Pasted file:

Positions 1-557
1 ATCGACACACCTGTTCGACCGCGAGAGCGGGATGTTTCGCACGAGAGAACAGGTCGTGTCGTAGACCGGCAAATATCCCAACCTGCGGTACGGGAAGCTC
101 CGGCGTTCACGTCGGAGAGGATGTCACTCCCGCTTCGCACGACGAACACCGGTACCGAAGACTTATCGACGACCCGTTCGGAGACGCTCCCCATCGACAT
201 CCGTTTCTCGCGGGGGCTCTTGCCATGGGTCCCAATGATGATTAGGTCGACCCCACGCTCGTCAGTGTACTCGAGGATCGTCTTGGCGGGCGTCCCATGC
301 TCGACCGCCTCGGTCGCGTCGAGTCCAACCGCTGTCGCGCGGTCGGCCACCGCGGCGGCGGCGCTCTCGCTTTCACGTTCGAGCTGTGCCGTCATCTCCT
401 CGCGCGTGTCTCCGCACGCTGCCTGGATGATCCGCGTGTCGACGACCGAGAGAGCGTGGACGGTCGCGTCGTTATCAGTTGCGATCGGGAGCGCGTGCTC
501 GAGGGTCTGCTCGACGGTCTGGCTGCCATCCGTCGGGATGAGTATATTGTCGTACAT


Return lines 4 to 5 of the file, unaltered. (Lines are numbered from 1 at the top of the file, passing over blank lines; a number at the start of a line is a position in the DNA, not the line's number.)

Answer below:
201 CCGTTTCTCGCGGGGGCTCTTGCCATGGGTCCCAATGATGATTAGGTCGACCCCACGCTCGTCAGTGTACTCGAGGATCGTCTTGGCGGGCGTCCCATGC
301 TCGACCGCCTCGGTCGCGTCGAGTCCAACCGCTGTCGCGCGGTCGGCCACCGCGGCGGCGGCGCTCTCGCTTTCACGTTCGAGCTGTGCCGTCATCTCCT